“I thought we were going out,” Grayson grumbled.
“Ugh, not again,” Kelsey groaned without looking at him.
“Why not?” Grayson whined. “Last night was fun.”
“No, it wasn’t,” Kelsey mumbled.
Patrick silently agreed. The dancing had started out promising, but by the end of the night, he’d been miserable. He had hoped that Kelsey would dance with him and her stubborn refusal had bewildered him so much, he’d left earlier than he’d intended. To make matters worse, Grayson had come to his hotel room later to inform Patrick that he’d gotten Kelsey to dance with him. Again. Then Grayson had tried to laugh with him over Kelsey’s idea that Patrick had actually taken those immature brats back to his room.
Patrick hadn’t found that the least bit funny.
“It was fun for everyone but you, Red, and that was your fault,” Grayson chided.
Patrick felt the heat from Kelsey’s fiery look from where he stood. “We can find another way to entertain ourselves without going out tonight,” he suggested, trying to placate them both.
“We could watch movies,” Veronica proposed through a yawn.
“Grayson, it’s Friday night,” Kelsey stated, ignoring the other comments.
“Your point?” Grayson’s grin was false innocence; mischief danced in his eyes.
With a muffled groan, Kelsey rolled her eyes. “We’re in a college town in the South,” she explained as if talking to a child, “and it’s the night before a home football game.”
“All the more reason to go out.” Grayson looked at Patrick. “Am I right?”
Patrick shook his head, sure he wouldn’t like where this conversation was heading.
“Aw, c’mon. I thought you liked those Southern co-eds.”
Patrick was right, he didn’t like where the conversation was heading. His eyes narrowed and his lips tightened. “I didn’t say that.”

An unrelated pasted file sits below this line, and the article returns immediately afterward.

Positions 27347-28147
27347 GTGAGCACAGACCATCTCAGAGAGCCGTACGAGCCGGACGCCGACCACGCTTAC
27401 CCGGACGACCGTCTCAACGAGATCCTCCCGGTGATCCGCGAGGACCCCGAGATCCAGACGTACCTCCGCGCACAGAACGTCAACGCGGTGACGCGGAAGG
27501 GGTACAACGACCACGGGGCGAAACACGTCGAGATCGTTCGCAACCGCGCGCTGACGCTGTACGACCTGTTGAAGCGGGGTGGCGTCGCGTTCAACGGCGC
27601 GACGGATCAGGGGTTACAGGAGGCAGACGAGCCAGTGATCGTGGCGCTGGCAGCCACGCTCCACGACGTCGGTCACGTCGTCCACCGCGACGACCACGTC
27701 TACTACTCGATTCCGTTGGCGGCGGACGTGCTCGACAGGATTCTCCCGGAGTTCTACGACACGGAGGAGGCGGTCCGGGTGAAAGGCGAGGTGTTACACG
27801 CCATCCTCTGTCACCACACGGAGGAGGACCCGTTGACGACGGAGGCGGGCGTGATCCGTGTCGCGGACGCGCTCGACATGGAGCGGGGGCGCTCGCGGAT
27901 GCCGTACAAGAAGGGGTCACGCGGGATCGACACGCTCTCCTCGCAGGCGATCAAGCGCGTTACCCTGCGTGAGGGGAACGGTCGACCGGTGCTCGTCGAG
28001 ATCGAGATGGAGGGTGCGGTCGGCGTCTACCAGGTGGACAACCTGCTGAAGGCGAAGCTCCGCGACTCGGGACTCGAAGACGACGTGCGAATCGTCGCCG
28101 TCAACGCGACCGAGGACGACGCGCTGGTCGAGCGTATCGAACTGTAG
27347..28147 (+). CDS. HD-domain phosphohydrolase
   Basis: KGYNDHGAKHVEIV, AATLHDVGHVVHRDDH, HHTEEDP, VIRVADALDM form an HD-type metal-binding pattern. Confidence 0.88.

“Yes, you did. Remember? We met those sorority chicks at that club in Vegas. You said something about that song, “California Girls.” You said you couldn’t wait to experience the Southern girls.” Grayson’s hearty laughter died abruptly when he looked at Kelsey.
Patrick saw her horrified expression then briefly glanced over his shoulder and met Veronica’s half-amused, half-embarrassed grimace. He looked out of the window directly across from him as he plotted Grayson’s slow, painful demise.
Kelsey visualized daggers at the top of Grayson’s head. At least he’d had enough sense to be abashed by what he’d said, and was now focusing on the table, refusing to meet her glare. “Okay, Grayson, first of all, you’re too old to be going after co-eds. That’s just asking for trouble,” she said and cast a quick glance at Patrick, who was focused on the window, an angry frown on his face. She hoped he was thinking of the women he’d been dancing with last night and was suitably ashamed of his behavior, as well. Kelsey looked back at Grayson. “Second, unfortunately, the co-eds will still be here next week, but the alumni and the rest of the game traffic won’t be. I’m just suggesting we wait until some other time, when it’ll be less crowded.”
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